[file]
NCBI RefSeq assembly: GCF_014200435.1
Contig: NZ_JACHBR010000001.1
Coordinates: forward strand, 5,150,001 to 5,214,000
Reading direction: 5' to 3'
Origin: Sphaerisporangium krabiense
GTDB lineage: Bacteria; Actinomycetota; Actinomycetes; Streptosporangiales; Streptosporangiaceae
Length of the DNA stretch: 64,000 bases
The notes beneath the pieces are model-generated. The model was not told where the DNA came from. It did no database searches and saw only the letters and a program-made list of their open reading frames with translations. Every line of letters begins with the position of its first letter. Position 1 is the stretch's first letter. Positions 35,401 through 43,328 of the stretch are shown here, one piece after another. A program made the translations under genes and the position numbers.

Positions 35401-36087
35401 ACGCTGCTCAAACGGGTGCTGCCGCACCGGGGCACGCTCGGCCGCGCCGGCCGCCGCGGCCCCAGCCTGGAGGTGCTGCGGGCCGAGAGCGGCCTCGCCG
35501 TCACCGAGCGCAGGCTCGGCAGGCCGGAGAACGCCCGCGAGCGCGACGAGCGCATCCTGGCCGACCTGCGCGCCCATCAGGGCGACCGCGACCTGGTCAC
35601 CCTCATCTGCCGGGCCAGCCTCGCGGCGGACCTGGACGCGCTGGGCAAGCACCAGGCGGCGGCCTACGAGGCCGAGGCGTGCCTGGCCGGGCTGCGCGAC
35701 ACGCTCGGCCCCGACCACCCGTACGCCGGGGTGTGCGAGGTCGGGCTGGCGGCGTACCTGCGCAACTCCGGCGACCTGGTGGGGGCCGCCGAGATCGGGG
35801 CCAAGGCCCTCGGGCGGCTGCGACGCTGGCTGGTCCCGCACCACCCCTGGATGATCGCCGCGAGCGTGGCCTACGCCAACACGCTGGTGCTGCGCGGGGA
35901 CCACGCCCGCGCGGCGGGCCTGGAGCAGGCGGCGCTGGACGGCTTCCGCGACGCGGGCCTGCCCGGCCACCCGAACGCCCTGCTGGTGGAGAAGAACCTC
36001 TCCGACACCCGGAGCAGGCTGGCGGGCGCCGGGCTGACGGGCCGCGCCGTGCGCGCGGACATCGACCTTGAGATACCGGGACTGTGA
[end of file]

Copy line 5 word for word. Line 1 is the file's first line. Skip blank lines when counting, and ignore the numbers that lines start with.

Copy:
Origin: Sphaerisporangium krabiense